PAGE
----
The influence of stature on Schmorl’s nodes manifestation has been largely unexplored in the clinical and palaeopathological literature. This study established a statistically significant correlation between stature and Schmorl’s nodes frequency (when samples were pulled), and this was also observed by Trzciński et al. (2017). This could reflect the greater vertebrae size associated with taller individuals, and therefore a lower ratio of vertebral body to intervertebral disc would be observed offering less protection against axial forces, and predisposing individuals to herniation of the nucleus pulpous (Dar et al. 2010; Plomp 2015; Trzciński et al. 2017, 307).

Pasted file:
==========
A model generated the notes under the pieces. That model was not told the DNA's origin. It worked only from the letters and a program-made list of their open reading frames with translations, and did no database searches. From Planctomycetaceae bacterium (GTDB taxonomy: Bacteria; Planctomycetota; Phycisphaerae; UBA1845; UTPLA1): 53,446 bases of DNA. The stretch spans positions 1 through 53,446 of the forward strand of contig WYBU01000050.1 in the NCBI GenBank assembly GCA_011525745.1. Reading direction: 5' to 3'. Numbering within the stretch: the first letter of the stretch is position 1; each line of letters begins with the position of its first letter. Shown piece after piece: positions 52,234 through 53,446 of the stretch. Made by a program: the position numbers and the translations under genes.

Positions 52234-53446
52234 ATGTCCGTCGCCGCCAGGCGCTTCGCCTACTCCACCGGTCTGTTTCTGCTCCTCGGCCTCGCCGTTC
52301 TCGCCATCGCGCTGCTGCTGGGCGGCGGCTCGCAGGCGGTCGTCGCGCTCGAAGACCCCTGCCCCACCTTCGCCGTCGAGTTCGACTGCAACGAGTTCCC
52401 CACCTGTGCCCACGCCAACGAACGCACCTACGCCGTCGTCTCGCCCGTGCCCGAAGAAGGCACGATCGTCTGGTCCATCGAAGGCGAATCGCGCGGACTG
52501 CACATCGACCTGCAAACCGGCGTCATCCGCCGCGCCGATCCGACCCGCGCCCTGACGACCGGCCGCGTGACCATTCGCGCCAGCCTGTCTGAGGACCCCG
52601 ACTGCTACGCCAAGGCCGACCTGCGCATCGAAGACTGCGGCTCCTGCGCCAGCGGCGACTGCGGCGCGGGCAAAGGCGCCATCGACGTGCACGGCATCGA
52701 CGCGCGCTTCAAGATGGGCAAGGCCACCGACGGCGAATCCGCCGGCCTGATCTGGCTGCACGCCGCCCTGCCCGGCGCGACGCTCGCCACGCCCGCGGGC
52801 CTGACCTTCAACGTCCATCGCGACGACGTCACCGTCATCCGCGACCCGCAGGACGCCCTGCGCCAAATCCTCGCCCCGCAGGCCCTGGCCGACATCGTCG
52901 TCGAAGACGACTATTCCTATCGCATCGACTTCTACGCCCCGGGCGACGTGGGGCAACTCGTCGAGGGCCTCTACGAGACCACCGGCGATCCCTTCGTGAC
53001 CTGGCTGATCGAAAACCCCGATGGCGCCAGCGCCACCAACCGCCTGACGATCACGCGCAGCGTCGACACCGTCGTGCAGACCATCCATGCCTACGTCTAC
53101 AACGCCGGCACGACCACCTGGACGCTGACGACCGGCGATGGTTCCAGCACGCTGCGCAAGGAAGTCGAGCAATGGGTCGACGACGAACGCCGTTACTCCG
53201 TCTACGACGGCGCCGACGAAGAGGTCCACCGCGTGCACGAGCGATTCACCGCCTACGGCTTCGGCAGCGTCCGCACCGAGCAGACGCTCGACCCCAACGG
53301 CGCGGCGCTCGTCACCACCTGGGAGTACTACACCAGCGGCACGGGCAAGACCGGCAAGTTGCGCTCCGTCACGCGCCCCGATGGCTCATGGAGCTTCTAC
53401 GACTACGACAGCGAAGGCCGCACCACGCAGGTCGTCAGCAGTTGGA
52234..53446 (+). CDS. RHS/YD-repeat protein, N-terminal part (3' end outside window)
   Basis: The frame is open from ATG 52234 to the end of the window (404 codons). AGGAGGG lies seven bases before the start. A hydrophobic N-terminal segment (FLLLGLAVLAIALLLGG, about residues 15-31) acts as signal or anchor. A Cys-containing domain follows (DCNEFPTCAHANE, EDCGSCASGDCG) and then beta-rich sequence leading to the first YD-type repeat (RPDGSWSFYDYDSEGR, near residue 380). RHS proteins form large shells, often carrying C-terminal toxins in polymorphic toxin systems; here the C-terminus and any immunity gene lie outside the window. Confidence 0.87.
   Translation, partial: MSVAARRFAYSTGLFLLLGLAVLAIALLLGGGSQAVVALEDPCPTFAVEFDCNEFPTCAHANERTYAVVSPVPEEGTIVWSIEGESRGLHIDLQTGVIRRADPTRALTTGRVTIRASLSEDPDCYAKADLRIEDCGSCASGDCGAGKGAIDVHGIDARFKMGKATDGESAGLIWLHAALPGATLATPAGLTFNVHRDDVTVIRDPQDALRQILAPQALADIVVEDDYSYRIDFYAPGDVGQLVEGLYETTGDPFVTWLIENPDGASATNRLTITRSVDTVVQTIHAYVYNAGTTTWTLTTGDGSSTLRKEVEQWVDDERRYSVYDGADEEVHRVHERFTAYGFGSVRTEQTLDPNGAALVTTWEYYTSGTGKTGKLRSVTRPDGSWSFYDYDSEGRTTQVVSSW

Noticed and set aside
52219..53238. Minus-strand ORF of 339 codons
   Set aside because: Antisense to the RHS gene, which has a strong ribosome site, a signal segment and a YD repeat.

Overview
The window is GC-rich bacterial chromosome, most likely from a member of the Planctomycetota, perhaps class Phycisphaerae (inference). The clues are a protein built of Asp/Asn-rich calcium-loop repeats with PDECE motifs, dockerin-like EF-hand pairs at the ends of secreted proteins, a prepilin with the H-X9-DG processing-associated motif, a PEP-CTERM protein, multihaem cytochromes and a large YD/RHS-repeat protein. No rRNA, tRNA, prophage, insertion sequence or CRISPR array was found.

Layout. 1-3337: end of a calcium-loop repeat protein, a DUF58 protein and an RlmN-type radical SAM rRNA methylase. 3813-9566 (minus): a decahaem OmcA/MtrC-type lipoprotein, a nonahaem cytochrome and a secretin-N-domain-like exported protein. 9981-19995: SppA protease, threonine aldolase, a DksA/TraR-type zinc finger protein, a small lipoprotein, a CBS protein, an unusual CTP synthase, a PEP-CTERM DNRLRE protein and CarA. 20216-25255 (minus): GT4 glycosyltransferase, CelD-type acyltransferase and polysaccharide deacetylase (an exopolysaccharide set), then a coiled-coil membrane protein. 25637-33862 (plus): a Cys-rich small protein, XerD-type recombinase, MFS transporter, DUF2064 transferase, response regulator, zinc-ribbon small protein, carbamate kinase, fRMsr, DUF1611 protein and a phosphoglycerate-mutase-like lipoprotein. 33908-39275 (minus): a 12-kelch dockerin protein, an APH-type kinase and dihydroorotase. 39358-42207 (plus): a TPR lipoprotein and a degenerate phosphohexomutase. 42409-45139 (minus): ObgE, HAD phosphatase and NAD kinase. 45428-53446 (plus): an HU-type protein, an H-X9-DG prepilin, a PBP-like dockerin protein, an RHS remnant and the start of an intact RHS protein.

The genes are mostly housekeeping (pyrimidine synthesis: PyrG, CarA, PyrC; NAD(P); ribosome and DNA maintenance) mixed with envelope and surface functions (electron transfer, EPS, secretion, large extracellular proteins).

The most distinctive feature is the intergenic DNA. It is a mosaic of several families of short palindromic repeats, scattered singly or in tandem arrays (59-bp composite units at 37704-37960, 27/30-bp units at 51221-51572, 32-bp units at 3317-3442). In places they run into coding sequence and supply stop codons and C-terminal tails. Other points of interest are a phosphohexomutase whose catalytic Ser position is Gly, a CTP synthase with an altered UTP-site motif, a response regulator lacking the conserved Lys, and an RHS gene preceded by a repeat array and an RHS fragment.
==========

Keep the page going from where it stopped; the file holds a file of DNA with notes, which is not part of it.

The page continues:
The loading of the spine is not exclusively affected by stature and body mass, and sudden bending, stretching and rotating movements characterised by lifting objects off the ground would cause increased loading on the spine, possibly resulting in trauma (Kyere et al. 2012, 2116-2117). Therefore, it is important to consider the occupation of the populations under analysis. St. James Abbey was primarily occupied by monks and historical documentation indicates a largely sedentary lifestyle for these individuals (Knüsel et al. 1997, 482). The population also included lay individuals, and possibly benefactors and lay brothers working for the clergy and the monks. It can also be inferred from the different burial statuses that some individuals interred in the St. James cemetery were likely hired to maintain the Abbey and perform manual labour tasks, although with no documentation for individual burials this remains a theory. It might explain why a high prevalence of Schmorl’s nodes was observed in young adult individuals (38.7%), and these men may reflect a largely peasant population that were responsible for maintaining the Abbey. Similarly, both clinical and palaeopathological studies have associated early development of Schmorl’s nodes with high axial loading relating to occupation and lifestyle (Cooper 1996, 42; Rachbauer et al. 2001). Stirland and Waldron (1997, 334) analysed the immature skeletons from the crew of the Mary Rose, and then compared these individuals to the contemporary Norwich cemetery of St Margaret Fyebridgegate. It was determined that a high frequency of Schmorl’s nodes in the Mary Rose individuals likely reflected manual labour from a young age. Alternatively, these young adults could be practicing monks (or individuals studying to be monks) and future research on the St. James population would benefit from analysing the skeletal material within a social burial context. This could reveal patterns of pathology associated with different burial types.